Both the drought and high nitrate levels in shallow groundwater have necessitated deeper drilling of new wells in the San Joaquin Valley, only to expose water with heightened arsenic levels. Arsenic usually exists in water as arsenate or arsenite, the latter of which is more frequent in deep lake sediments or groundwater with little oxygen and is both more harmful and difficult to remove.
Arsenic has long been on California’s list of known cancer-causing agents (carcinogens) and can cause gastrointestinal and skin distress. Although the presence of arsenic is largely natural, its mobilization in water is exacerbated by groundwater pumping, mining and the presence of petroleum products.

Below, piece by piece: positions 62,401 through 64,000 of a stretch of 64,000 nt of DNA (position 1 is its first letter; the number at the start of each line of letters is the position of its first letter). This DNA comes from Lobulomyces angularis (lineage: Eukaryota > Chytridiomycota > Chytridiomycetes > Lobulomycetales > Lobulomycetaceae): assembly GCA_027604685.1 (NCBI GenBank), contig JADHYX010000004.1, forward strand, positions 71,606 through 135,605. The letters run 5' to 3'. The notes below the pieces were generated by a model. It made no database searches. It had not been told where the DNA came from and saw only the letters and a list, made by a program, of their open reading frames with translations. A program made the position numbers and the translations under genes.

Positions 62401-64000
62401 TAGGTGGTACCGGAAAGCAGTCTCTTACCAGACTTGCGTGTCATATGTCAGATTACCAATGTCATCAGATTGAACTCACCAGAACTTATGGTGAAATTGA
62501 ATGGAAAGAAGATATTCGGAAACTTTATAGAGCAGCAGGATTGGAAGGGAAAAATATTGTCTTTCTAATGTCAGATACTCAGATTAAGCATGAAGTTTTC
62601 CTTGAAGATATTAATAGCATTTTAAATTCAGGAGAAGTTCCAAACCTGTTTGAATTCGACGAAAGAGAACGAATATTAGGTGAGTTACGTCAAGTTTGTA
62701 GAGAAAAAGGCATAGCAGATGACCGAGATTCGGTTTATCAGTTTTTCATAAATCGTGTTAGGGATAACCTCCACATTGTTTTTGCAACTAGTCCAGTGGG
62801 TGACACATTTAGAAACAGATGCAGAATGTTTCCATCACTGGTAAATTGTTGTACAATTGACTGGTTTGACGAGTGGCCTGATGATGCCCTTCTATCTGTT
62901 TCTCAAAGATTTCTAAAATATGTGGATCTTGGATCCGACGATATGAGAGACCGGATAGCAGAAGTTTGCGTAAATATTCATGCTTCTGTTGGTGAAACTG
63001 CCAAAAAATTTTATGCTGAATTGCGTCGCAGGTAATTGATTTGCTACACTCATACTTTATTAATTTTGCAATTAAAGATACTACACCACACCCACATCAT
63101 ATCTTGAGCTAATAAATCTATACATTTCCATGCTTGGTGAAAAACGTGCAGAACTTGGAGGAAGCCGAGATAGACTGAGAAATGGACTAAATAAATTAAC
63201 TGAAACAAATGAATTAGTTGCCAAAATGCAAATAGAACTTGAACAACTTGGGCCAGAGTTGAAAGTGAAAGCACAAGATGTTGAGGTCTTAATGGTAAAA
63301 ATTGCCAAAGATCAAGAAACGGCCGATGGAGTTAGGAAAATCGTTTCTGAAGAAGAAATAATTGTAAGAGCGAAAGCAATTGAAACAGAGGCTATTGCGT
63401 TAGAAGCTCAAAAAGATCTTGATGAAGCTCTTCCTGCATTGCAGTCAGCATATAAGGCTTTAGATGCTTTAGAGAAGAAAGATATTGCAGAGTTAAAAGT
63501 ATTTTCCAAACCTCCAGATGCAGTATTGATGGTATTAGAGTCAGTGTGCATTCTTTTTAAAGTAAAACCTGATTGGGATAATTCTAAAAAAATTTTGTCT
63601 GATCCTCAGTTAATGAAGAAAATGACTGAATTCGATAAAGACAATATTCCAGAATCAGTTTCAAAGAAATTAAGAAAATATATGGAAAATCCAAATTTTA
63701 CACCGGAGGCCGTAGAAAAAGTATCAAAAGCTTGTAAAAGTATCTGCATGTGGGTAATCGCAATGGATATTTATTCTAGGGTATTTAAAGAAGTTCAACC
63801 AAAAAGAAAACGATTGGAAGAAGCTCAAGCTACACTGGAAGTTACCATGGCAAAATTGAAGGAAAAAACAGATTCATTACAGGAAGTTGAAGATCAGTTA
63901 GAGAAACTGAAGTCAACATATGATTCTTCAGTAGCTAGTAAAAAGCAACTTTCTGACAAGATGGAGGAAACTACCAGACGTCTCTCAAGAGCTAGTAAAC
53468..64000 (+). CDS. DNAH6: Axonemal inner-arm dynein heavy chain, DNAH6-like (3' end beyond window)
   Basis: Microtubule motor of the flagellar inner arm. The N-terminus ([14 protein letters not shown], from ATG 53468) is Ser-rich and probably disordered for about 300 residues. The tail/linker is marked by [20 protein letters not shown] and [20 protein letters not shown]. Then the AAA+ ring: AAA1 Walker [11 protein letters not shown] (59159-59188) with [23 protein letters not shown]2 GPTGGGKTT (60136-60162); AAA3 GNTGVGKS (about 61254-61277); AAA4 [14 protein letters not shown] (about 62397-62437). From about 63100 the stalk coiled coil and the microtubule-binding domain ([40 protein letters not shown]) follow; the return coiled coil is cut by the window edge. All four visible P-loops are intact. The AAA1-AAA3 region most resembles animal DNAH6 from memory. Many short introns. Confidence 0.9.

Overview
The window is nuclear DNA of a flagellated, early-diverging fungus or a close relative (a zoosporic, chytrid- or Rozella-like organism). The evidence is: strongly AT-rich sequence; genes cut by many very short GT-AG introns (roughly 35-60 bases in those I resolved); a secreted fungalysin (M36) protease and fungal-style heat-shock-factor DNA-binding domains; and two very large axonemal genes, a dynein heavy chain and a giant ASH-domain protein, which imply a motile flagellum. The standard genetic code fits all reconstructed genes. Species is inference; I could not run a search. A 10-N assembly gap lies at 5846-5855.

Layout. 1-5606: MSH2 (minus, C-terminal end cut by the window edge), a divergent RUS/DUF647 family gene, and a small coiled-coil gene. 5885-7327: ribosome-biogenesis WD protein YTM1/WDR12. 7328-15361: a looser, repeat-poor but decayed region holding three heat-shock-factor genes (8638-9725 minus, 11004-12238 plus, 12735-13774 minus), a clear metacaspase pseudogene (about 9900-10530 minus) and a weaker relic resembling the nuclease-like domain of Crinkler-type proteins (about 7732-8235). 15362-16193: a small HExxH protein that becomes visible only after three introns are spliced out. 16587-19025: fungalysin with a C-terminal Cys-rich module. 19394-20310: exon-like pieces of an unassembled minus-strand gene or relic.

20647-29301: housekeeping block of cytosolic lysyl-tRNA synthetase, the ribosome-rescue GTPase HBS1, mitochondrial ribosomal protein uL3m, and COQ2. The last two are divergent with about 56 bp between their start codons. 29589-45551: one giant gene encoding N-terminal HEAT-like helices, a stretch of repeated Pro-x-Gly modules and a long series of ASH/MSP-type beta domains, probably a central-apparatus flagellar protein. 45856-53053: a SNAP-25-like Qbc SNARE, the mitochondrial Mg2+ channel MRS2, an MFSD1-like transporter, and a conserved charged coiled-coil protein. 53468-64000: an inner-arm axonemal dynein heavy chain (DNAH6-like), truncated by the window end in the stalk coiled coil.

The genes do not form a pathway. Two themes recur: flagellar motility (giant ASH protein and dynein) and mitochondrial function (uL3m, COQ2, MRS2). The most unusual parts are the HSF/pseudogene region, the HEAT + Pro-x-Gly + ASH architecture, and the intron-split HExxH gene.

Removing arsenic from groundwater is done by precipitation, adsorption (the process by which liquid particles bind to a solid or liquid surface), ion-exchange and membrane filtration.
Adsorption uses charcoal filters with pores big enough for arsenic to become trapped to its surface.
Precipitation forces dissolved arsenic to solidify into particles in the water and be filtered out.
Membrane filtration uses reverse osmosis and electro-dialysis. Reverse osmosis pressurizes arsenic-containing water and moves it through a filter to remove toxins. Electro-dialysis exerts an electric field and uses a membrane that attracts the arsenic based on its charge (much like two opposite poles of a magnet attract).